Sacramento, Calif. — On Dec. 4, 2012, former president Bill Clinton spoke to hundreds during Sacramento Speaker Series, held at the Memorial Auditorium in downtown Sacramento.

Clinton, who founded the William J. Clinton Foundation to turn good intentions into measurable results by improving global health, economies, governments and more, spoke about the state of the nation’s economy, the health-care system and about encouraging STEM (science, technology, engineering, math) growth so that tech companies can fill these jobs with U.S. college graduates. In addition, the president talked about the importance of educating the middle-aged non-college educated group, which will assist with economic prosperity.

The 42nd president also shared lessons in international diplomacy and his humanitarian experience of bringing imprisoned journalist Euna Lee home to the U.S.

The self-described addicted video gamer said one lesson he’s learned is to be tough in private — this, he believes, helped with his negotiations with the North Korean government for Lee’s freedom.

He also addressed questions, one being: What would you do if you were president now?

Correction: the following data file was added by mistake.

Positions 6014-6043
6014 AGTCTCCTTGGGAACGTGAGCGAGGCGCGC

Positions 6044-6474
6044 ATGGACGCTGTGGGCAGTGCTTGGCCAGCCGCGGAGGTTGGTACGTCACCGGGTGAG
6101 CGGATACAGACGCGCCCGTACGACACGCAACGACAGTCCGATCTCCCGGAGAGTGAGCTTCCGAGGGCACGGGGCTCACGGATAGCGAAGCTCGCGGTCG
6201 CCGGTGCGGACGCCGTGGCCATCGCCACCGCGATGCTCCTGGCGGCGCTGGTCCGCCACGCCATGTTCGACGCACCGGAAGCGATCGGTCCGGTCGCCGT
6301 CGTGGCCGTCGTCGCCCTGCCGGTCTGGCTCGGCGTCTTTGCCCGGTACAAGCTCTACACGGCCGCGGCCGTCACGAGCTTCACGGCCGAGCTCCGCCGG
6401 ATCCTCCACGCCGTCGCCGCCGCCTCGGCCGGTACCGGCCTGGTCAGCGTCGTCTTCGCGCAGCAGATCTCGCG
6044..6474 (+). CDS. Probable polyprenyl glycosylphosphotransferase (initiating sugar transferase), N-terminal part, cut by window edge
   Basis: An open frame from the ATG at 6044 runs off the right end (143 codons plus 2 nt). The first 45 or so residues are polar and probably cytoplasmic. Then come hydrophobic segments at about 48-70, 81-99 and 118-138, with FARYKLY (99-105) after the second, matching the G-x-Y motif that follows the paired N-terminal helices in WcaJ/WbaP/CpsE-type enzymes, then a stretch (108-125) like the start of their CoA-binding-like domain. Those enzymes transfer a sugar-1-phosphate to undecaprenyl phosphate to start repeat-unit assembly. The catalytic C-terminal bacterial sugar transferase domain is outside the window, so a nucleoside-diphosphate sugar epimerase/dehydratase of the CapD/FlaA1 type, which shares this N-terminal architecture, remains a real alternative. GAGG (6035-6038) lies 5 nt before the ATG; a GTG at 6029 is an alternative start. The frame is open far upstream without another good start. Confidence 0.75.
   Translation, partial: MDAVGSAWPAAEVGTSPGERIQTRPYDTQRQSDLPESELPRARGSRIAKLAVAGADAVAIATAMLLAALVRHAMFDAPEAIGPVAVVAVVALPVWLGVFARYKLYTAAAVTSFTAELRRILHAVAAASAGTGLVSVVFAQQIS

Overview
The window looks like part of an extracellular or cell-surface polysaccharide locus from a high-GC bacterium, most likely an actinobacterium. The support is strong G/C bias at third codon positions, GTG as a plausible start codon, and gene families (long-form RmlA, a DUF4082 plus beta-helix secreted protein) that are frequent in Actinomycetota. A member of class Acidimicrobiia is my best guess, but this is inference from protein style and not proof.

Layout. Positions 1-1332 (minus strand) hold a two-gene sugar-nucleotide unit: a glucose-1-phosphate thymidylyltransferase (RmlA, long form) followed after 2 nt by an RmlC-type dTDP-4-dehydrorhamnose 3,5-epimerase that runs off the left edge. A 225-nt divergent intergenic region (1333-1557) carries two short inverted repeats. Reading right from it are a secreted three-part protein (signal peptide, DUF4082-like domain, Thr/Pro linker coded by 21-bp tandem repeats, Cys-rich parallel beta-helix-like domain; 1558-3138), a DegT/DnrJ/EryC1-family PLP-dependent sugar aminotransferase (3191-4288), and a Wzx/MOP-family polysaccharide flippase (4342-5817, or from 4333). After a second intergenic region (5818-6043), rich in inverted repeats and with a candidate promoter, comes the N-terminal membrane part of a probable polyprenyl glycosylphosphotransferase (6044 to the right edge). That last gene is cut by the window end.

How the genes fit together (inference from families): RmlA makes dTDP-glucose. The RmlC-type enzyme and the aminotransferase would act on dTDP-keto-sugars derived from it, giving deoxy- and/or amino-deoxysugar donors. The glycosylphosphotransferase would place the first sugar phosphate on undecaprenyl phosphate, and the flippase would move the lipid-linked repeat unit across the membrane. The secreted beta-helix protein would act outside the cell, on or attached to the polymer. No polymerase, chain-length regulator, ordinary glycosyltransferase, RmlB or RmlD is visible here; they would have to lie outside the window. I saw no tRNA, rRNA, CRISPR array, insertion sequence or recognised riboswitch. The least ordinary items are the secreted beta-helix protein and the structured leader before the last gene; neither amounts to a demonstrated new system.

Clinton said he’d restrain spending, bring back manufacturing and maximize energy efficiency.

The former president also touched on the reality of climate change and cooperative networks. Clinton also advised the younger generation wanting to enter politics to understand the people, policy and politics. And his advice to current politicians: “It’s OK to be wrong.” Experience comes from learning, he said, so correct those mistakes.

Here's a visual look at Clinton's Sacramento Speaker Series discussion:

Infographic by Karen Stewartson. Main photo of President Clinton at the dedication of the Presidential Park Bridge and Bill Clark Wetlands, courtesy of the Clinton Foundation.

Karen Stewartson, Managing Editor Karen Stewartson  | 

Karen Stewartson served as the managing editor of Government Technology for many years. She also contributed to Public CIO and Emergency Management magazines.